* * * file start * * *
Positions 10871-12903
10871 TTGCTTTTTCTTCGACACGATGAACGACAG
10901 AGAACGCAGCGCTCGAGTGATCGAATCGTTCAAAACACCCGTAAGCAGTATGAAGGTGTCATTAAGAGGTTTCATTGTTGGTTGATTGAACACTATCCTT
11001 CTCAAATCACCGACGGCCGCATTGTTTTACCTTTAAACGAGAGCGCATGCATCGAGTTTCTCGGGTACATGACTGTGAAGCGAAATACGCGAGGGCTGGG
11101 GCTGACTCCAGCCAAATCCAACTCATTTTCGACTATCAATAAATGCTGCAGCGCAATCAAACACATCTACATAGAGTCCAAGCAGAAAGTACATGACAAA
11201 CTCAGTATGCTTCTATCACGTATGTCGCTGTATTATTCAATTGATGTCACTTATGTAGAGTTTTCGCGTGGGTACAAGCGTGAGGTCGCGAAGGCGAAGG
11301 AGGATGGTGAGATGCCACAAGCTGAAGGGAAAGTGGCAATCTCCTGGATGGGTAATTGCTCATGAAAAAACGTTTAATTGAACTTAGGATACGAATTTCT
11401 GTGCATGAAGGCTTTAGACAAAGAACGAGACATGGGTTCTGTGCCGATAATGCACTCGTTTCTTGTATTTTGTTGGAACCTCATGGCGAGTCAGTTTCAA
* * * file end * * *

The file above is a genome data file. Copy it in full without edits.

Positions 10871-12903
10871 TTGCTTTTTCTTCGACACGATGAACGACAG
10901 AGAACGCAGCGCTCGAGTGATCGAATCGTTCAAAACACCCGTAAGCAGTATGAAGGTGTCATTAAGAGGTTTCATTGTTGGTTGATTGAACACTATCCTT
11001 CTCAAATCACCGACGGCCGCATTGTTTTACCTTTAAACGAGAGCGCATGCATCGAGTTTCTCGGGTACATGACTGTGAAGCGAAATACGCGAGGGCTGGG
11101 GCTGACTCCAGCCAAATCCAACTCATTTTCGACTATCAATAAATGCTGCAGCGCAATCAAACACATCTACATAGAGTCCAAGCAGAAAGTACATGACAAA
11201 CTCAGTATGCTTCTATCACGTATGTCGCTGTATTATTCAATTGATGTCACTTATGTAGAGTTTTCGCGTGGGTACAAGCGTGAGGTCGCGAAGGCGAAGG
11301 AGGATGGTGAGATGCCACAAGCTGAAGGGAAAGTGGCAATCTCCTGGATGGGTAATTGCTCATGAAAAAACGTTTAATTGAACTTAGGATACGAATTTCT
11401 GTGCATGAAGGCTTTAGACAAAGAACGAGACATGGGTTCTGTGCCGATAATGCACTCGTTTCTTGTATTTTGTTGGAACCTCATGGCGAGTCAGTTTCAA